Additionally or alternatively, the adaptive rotation stage acts only on a restricted frequency subrange (decomposition frequency subrange) of the audio signals. The decomposition frequency subrange may coincide with the analysis frequency subrange; alternatively, it may be distinct from the analysis frequency subrange. Hence, the adaptive rotation stage outputs an incomplete representation of the rotated audio signals, which includes the decomposition frequency subrange only, but no information in the complement of the decomposition frequency subrange. A combining section is operable to combine this incomplete representation with that portion of the audio signals (before the orthogonal transformation) which corresponds to the complement of the decomposition frequency subrange. Hence, the combining section will output rotated audio signals, which contain output from the adaptive rotation stage in the decomposition frequency subrange and which contain data equivalent to the input to the adaptive rotation stage in the complement of the decomposition frequency subrange. In this example embodiment, the encoding system preferably receives a frequencydomain representation of the audio signals or includes a timetofrequency transform stage arranged upstream of the spatial analyzer. This enables direct concatenation of the data relating to different frequency subranges.

In an example embodiment, the spatial analyzer is configured to determine the decomposition parameters independently for two or more distinct decomposition frequency subranges for the same time frame. Based on the two or more sets of parameter values thus obtained, the adaptive rotation stage is configured to apply the orthogonal transformation independently to each of these decomposition subranges with corresponding values of the decomposition parameters. A combining section concatenates the results (frequencydomain representations) of the different runs of the orthogonal transformation, possibly with data from a subrange which has not undergone orthogonal transformation at all. This embodiment allows the quantitative properties of orthogonal to be adapted more accurately to the actual signal data.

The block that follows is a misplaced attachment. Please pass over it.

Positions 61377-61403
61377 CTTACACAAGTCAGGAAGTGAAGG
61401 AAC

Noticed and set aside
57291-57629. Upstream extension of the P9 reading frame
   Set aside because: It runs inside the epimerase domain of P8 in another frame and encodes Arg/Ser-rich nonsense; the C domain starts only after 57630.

In an example embodiment, the encoding system includes a timeinvariant preconditioning stage, which receives a plurality of input audio signals L, R, S and outputs said plurality of audio signals W, X, Y. In particular, the input signals may have been obtained by means of three angularly distributed transducers or may result from a simulation configured to produce signals mimicking the behaviour of this arrangement of transducers. Angularly distributed transducers may be directive transducers arranged at 120 degree intervals in a plane. (The condition of 120degree spacing is not essential, because signals captured with transducers having a different spatial arrangement can be readily transformed as long as they are sufficiently independent that they span the sound field.) In particular, the directive transducers may have a cardioid or cardioidlike spatial sensitivity pattern (or pickup pattern) in said plane. The preconditioning stage may form a linear combination of the input signals in accordance with a matrix P(h) which is constant over time, as per [W X Y]^{T}=P(h) [L R S]^{T}. The matrix may in particular be given by

$P\ue8a0\left(h\right)=\frac{1}{3}\ue8a0\left[\begin{array}{ccc}2\ue89eh& 2\ue89eh& 2\ue89eh\\ 2& 2& 4\\ 2\ue89e\sqrt{3}& 2\ue89e\sqrt{3}& 0\end{array}\right],$

where h>0 is a finite constant. h has the function of a tuning parameter, which may be used to adapt the preconditioning to specific perceptual requirements. As a general guideline, it may be noted that a decrease in h increases the spatial directivity of the encoding system, so that the limit h→∞ will correspond to a complete loss of directivity. This is because the first audio signal W, which is a nonweighted average of the three input signals, will dominate for large values of h over the two other audio signals X, Y.